I almost got through the '90s without mentioning contemporary art controversies. You did not read anything here about Piss Christ and Elephant Dung Mary or the people who make their livelihood off the brouhaha over such images—religious "antidefamation" interests, lawyers, third-rate artists, and public officials who express outrage. But now I feel compelled to comment.
On a beautiful Tuesday afternoon, Joseph and Celice, both middle-aged professors of zoology, revisit the remote beach that was the landscape of their courtship and first passion. Joseph is hoping for an amorous encounter, and Celice heads into the dunes looking for a mattress of grass to cushion their adventure.
Science writer Margaret Wertheim suggests in The Pearly Gates of CyberSpace: A History of Space from Dante to the Internet that cyberspace has become for some a technological substitute for the heaven of Christian aspiration. “The Heavenly City of the New Jerusalem was the great promise of early Christianity,” she writes.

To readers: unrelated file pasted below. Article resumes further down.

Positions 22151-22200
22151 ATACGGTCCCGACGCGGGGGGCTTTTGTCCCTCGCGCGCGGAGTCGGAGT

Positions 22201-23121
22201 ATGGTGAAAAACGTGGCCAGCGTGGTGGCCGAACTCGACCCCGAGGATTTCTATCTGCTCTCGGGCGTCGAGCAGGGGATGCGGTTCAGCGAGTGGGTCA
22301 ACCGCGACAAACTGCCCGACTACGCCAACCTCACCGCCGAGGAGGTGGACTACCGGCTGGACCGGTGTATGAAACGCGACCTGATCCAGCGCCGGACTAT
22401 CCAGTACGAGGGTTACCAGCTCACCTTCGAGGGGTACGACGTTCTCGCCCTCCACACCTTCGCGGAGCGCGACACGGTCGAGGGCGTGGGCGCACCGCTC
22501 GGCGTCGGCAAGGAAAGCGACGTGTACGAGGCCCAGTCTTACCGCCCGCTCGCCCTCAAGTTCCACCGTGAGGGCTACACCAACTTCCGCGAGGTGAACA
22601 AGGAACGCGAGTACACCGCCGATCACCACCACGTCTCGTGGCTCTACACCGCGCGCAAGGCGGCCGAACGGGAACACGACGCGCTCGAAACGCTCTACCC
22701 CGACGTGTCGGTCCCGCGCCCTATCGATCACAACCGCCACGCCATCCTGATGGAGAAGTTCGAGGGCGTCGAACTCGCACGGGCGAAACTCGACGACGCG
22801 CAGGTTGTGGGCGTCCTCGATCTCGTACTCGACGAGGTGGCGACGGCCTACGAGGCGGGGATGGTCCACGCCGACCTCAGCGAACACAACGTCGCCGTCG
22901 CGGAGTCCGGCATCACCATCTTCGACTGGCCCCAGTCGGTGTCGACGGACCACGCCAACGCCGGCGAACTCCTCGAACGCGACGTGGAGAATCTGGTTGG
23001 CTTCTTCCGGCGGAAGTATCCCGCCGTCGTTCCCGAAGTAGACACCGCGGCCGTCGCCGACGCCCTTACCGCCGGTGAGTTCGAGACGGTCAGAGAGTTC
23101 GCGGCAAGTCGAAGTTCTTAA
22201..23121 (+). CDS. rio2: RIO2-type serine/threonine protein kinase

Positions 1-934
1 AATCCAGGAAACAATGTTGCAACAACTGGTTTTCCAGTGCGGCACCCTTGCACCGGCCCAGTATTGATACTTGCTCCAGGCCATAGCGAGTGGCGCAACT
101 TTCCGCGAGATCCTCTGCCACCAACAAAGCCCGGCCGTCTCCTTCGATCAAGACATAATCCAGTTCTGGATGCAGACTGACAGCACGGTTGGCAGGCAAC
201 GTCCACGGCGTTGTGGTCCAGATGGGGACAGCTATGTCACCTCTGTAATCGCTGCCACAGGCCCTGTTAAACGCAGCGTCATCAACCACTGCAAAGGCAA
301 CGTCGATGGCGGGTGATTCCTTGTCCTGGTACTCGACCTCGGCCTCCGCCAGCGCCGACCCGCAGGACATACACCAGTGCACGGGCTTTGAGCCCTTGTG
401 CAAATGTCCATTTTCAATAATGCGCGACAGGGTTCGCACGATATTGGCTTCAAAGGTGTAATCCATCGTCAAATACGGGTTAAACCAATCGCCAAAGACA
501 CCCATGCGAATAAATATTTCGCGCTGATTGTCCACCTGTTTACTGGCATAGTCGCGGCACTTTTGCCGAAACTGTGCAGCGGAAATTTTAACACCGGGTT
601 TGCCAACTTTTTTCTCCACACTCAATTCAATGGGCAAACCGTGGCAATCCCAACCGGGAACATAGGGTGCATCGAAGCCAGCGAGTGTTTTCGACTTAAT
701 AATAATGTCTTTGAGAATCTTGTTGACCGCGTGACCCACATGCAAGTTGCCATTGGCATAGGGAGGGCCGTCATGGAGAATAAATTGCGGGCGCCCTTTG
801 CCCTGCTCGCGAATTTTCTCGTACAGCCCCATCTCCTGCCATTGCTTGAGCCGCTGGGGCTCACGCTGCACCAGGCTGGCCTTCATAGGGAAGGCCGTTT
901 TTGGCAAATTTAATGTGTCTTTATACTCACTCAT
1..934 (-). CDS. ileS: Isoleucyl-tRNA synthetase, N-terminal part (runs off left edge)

Whether we choose to believe it or not, we human beings are embodied creatures. There have been many times throughout the history of philosophy and religion when great thinkers have tried to minimize or deny the physicality of human existence. Simple phrases such as “mind over matter” and biblical passages such as 1 Corinthians 9:27, “but I punish my body and enslave it,” have contributed to the misleading belief that we are at our best as human beings when some spiritual core that is separate from our physical nature governs our lives.
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